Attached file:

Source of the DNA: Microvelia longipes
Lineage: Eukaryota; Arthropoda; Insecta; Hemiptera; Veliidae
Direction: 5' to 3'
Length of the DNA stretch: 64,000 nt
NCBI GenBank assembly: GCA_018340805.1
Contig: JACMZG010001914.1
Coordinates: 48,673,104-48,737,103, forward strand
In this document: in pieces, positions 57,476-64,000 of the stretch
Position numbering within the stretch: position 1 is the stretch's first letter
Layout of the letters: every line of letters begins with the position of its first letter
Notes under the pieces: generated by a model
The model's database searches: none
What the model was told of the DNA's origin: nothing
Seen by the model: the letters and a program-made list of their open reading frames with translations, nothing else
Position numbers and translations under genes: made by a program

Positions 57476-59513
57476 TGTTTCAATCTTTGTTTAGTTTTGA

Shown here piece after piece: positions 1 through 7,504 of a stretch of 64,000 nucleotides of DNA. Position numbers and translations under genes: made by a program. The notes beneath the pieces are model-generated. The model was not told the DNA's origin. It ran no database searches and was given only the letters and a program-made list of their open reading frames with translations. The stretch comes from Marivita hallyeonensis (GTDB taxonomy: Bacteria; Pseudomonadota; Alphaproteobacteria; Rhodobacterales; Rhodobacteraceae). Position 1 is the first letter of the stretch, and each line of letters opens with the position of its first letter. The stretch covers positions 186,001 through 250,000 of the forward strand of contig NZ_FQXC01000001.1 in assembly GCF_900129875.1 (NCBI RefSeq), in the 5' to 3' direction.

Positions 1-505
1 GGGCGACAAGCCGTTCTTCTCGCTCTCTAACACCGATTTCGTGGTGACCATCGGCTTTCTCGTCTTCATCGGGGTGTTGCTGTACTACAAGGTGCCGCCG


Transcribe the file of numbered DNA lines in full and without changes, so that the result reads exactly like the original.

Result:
Source of the DNA: Microvelia longipes
Lineage: Eukaryota; Arthropoda; Insecta; Hemiptera; Veliidae
Direction: 5' to 3'
Length of the DNA stretch: 64,000 nt
NCBI GenBank assembly: GCA_018340805.1
Contig: JACMZG010001914.1
Coordinates: 48,673,104-48,737,103, forward strand
In this document: in pieces, positions 57,476-64,000 of the stretch
Position numbering within the stretch: position 1 is the stretch's first letter
Layout of the letters: every line of letters begins with the position of its first letter
Notes under the pieces: generated by a model
The model's database searches: none
What the model was told of the DNA's origin: nothing
Seen by the model: the letters and a program-made list of their open reading frames with translations, nothing else
Position numbers and translations under genes: made by a program

Positions 57476-59513
57476 TGTTTCAATCTTTGTTTAGTTTTGA

Shown here piece after piece: positions 1 through 7,504 of a stretch of 64,000 nucleotides of DNA. Position numbers and translations under genes: made by a program. The notes beneath the pieces are model-generated. The model was not told the DNA's origin. It ran no database searches and was given only the letters and a program-made list of their open reading frames with translations. The stretch comes from Marivita hallyeonensis (GTDB taxonomy: Bacteria; Pseudomonadota; Alphaproteobacteria; Rhodobacterales; Rhodobacteraceae). Position 1 is the first letter of the stretch, and each line of letters opens with the position of its first letter. The stretch covers positions 186,001 through 250,000 of the forward strand of contig NZ_FQXC01000001.1 in assembly GCF_900129875.1 (NCBI RefSeq), in the 5' to 3' direction.

Positions 1-505
1 GGGCGACAAGCCGTTCTTCTCGCTCTCTAACACCGATTTCGTGGTGACCATCGGCTTTCTCGTCTTCATCGGGGTGTTGCTGTACTACAAGGTGCCGCCG